1. Tell me something about your life and the educational background
I guess I have always been under the influence of music, arts, literature and science – I have been absorbing all the impulses from my surroundings since my childhood. That resulted in a very complex education; I studied music and visual arts simultaneously until I applied to the Moholy-Nagy University of Arts and Design Budapest, where I mostly explored design and animation. After graduation I had the opportunity to continue my studies at the Lucerne University of Applied Sciences and Arts, and afterwards at the Zurich University of the Arts, where I finally felt that I was free to combine the perspectives and techniques I had been grasping during the years. Back in Budapest, I have been contracted with the Spiritusz Gallery, which is a subsidiary of the Hungarian famous 20 years old Várfok Gallery, dealing with young artists. As a media artist, this kind of compound thinking is still very important for me, usually I try to combine different softwares, techniques and genres in my works.
2. When, how and why started you filming?
When I admitted to myself that music (or at least, conducting) does not satisfy me anymore, I turned to the arts again and figured out that creating motion graphics is analogous to developing music in several points. So I created my first animation for the entrance examination of the visual communication department at the university. From the very first moment I was amazed by the fact that I “tricked” our brains, I made such a view that normally can’t be seen, and somehow I changed our vision about reality.
3. What kind of subjects have your films?
I see art as a kind of magic – a possible way to explore new worlds for human perception. My work is always about widening our visual and physical perspective by creating unusual pictures and spaces. For a while I have been concerned in creating new, “inverse” or parallel universes of perception, I specifically focus on the rules of motion and their relations to time these days.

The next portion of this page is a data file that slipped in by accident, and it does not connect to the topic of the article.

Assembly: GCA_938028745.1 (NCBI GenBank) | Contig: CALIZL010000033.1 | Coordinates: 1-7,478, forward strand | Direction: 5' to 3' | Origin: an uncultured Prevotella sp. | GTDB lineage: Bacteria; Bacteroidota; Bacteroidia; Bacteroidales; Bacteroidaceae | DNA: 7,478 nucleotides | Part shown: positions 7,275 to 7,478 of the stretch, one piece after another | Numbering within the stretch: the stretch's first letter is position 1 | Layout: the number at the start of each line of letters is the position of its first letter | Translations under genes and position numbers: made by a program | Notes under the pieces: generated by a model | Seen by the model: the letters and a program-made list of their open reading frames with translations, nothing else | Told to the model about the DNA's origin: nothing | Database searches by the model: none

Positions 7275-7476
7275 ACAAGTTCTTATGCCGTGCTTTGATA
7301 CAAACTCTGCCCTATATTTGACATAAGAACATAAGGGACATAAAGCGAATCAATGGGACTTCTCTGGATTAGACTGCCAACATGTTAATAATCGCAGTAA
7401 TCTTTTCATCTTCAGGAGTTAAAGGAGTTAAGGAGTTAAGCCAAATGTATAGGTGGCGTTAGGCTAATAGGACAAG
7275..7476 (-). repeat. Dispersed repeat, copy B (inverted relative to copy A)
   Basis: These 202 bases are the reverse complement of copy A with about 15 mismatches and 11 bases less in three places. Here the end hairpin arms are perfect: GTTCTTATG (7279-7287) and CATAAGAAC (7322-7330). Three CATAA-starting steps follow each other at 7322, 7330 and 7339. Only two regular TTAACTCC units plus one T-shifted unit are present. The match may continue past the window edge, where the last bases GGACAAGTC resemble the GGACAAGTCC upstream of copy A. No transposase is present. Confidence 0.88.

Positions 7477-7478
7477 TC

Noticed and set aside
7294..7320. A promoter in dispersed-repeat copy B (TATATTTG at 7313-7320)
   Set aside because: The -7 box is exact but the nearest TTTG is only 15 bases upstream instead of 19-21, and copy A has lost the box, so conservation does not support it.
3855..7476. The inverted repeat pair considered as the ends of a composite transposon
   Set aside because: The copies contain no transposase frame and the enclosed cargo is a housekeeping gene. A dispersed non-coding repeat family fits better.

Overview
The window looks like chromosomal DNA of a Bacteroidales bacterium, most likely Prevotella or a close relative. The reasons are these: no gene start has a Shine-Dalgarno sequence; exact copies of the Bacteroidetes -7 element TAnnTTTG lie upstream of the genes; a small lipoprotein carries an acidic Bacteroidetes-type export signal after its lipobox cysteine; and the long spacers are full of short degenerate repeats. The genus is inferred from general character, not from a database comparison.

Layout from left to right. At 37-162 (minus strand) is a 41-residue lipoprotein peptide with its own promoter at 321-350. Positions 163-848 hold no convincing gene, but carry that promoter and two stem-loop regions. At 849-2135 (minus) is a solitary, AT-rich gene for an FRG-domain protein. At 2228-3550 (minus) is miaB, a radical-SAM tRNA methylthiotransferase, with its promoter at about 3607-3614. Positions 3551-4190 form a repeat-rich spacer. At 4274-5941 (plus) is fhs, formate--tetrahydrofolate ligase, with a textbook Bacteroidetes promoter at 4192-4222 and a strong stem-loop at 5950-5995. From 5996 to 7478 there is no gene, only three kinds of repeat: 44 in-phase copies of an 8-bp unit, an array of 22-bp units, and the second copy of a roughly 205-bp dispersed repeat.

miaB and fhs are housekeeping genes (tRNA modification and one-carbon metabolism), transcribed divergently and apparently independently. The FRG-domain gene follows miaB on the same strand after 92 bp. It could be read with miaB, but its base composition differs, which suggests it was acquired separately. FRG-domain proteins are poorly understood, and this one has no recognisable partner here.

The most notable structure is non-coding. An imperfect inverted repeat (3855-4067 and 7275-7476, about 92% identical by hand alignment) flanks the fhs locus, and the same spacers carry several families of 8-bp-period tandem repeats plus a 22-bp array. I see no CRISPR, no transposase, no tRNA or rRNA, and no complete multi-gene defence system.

4. How do you develop your films, do you follow certain principles, styles etc?
Usually I have many objects simultaneously in my mind – either images or concepts. The work starts to develop itself when a certain concept finds the proper visualization. Then I try to realize the ideal image in mind as close as I just could with any digital tools I ever heard about – while I keep trying to focus on the pure concept. I am glad when these two elements, the visualization and the idea mutually strengthen each other in the result.
5. Tell me something about the technical equipment you use.
Pictures taken of the surrounding word are usually just the base for further experiments and post-production so usually I use any digital camera (even a low-resolution photo camera) I can get. For post-production I try to combine any software that supports the idea I want to visualize, from common graphics- and video editing programs to 3D softwares.
6. What are the chances of new media for the genre film/video in general
and you personally?
I think, for film, video and any motion graphics this is just the beginning. Comparing the newest works to those of a decade ago, the aesthetics has been changing superfast – just like the digital background behind them. I have no idea how it will be in like ten years but I am sure we are still in a kind of experimental period – and me as well.
7. How do you finance your films?
My movies are very low budget and I finance them myself. When I need some more equipment in a specific installation I look for additional support and propose my project for a call.
8. Do you work individually as a video artist/film maker or do you work in a team? If you have experience in both, what is the difference, what do you prefer?
I have tried and enjoyed both methods, although making a movie on my own is generally faster, easier and keeps the costs very low.
9. Who or what has a lasting influence on your film/video making?
I have been thinking a lot to answer this question but I just cannot pick one impression from the many I have gathered during the years. I am sure my scholarship and travel experiences in Vienna, Luzern and Zürich had a lasting influence on my work, but if i try to pick a few names randomly, then Cage, Cunningham and Tzara it is.
10. What are your future plans or dreams as a film/video maker? Interaction in a very wide sense has an important role in my projects: I share a thought of my perception but the idea only becomes complete by other viewers’ feedbacks – this exchange of information is an important part of my research and gives me further inspiration. So the plan is to continue the artistic path I have been following so far, while integrate my new works more in public spaces.